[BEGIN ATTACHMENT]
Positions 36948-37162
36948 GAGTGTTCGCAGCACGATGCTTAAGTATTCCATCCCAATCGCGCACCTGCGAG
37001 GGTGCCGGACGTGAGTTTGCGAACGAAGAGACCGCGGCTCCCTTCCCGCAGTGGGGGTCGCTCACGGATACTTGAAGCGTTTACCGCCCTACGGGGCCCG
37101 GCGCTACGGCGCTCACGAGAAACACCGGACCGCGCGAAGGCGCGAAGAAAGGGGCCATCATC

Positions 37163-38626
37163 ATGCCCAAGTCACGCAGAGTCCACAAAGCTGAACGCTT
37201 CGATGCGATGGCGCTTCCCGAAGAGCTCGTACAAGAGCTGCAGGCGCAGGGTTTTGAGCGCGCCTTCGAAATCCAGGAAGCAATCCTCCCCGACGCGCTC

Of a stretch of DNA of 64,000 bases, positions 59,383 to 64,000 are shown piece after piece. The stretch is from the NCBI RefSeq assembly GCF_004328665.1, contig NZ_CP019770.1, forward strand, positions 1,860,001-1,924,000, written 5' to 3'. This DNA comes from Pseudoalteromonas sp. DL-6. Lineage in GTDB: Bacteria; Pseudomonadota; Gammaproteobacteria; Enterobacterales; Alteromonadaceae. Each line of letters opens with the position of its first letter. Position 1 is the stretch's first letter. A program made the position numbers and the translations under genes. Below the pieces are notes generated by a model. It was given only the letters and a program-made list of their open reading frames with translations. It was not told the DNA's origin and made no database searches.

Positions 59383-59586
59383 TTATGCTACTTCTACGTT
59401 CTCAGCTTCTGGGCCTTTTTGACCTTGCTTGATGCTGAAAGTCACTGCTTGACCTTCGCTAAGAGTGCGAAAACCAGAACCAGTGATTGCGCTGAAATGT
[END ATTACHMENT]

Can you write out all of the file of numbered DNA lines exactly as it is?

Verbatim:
Positions 36948-37162
36948 GAGTGTTCGCAGCACGATGCTTAAGTATTCCATCCCAATCGCGCACCTGCGAG
37001 GGTGCCGGACGTGAGTTTGCGAACGAAGAGACCGCGGCTCCCTTCCCGCAGTGGGGGTCGCTCACGGATACTTGAAGCGTTTACCGCCCTACGGGGCCCG
37101 GCGCTACGGCGCTCACGAGAAACACCGGACCGCGCGAAGGCGCGAAGAAAGGGGCCATCATC

Positions 37163-38626
37163 ATGCCCAAGTCACGCAGAGTCCACAAAGCTGAACGCTT
37201 CGATGCGATGGCGCTTCCCGAAGAGCTCGTACAAGAGCTGCAGGCGCAGGGTTTTGAGCGCGCCTTCGAAATCCAGGAAGCAATCCTCCCCGACGCGCTC

Of a stretch of DNA of 64,000 bases, positions 59,383 to 64,000 are shown piece after piece. The stretch is from the NCBI RefSeq assembly GCF_004328665.1, contig NZ_CP019770.1, forward strand, positions 1,860,001-1,924,000, written 5' to 3'. This DNA comes from Pseudoalteromonas sp. DL-6. Lineage in GTDB: Bacteria; Pseudomonadota; Gammaproteobacteria; Enterobacterales; Alteromonadaceae. Each line of letters opens with the position of its first letter. Position 1 is the stretch's first letter. A program made the position numbers and the translations under genes. Below the pieces are notes generated by a model. It was given only the letters and a program-made list of their open reading frames with translations. It was not told the DNA's origin and made no database searches.

Positions 59383-59586
59383 TTATGCTACTTCTACGTT
59401 CTCAGCTTCTGGGCCTTTTTGACCTTGCTTGATGCTGAAAGTCACTGCTTGACCTTCGCTAAGAGTGCGAAAACCAGAACCAGTGATTGCGCTGAAATGT